An innovative oral vaccine that can be used to prevent and control cholera around the world has received a stamp of approval from the World Health Organization (WHO), a Seoul-based international health research institute said Friday.
The International Vaccine Institute (IVI) said its jointly developed Shanchol drug has received a formal prequalification from the WHO.
It said the certification by the United Nations (UN) organization means that the vaccine meets globally acceptable standards of quality, safety and efficacy. It also allows the vaccine to be procured by UN and other international agencies for use in countries around the world.
The vaccine is to be produced by Shantha Biotechnics, an affiliate of the Sanofi Group, a global healthcare provider.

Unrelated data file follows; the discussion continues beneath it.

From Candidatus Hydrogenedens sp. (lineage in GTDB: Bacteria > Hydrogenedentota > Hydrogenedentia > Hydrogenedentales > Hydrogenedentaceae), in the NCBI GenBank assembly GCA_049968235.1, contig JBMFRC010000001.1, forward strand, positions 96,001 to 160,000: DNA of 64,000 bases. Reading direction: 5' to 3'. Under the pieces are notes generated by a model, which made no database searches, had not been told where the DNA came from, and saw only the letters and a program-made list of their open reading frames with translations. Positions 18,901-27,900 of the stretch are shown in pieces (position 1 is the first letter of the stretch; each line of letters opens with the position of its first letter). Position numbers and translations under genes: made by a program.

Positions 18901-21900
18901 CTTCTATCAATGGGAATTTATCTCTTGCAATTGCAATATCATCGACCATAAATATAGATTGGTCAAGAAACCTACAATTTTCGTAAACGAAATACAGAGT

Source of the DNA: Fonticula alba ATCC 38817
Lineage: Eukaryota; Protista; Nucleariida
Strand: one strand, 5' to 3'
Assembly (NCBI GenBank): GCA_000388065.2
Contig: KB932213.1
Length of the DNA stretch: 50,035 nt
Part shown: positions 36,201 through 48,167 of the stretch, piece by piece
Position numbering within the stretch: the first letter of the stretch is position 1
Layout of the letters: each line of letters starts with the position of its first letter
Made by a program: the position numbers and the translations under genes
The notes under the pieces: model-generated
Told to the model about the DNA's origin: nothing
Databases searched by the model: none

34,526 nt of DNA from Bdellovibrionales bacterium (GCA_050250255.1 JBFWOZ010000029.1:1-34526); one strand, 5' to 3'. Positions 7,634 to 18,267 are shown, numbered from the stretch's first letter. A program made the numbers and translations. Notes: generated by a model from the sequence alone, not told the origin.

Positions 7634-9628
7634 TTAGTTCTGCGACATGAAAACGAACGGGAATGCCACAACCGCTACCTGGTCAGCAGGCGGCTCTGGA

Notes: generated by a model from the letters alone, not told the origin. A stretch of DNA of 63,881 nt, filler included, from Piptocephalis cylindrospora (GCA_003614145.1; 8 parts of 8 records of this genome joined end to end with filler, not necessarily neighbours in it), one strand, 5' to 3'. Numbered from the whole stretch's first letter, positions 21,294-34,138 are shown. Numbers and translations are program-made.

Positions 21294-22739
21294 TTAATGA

"A WHO prequalification eliminates the need for country-level market authorization in some places," the IVI said, adding the designation can speed up adoption of the vaccine.
“I am immensely pleased by the news that Shanchol, a vaccine enabled by IVI, received WHO prequalification,” said IVI chief Christian Loucq. He added that WHO's approval shows that public-private partnerships - such as those among IVI, Shantha and Sanofi - are essential for successful vaccine development.
The Seoul-based institute, meanwhile, said that the vaccine represents its latest achievement in developing and introducing safe and effective medicine to protect people in poor countries from potentially deadly diseases.
Established in 1997 under an initiative of the United Nations Development Program, the IVI now operates as an independent organization under a treaty signed by 40 countries.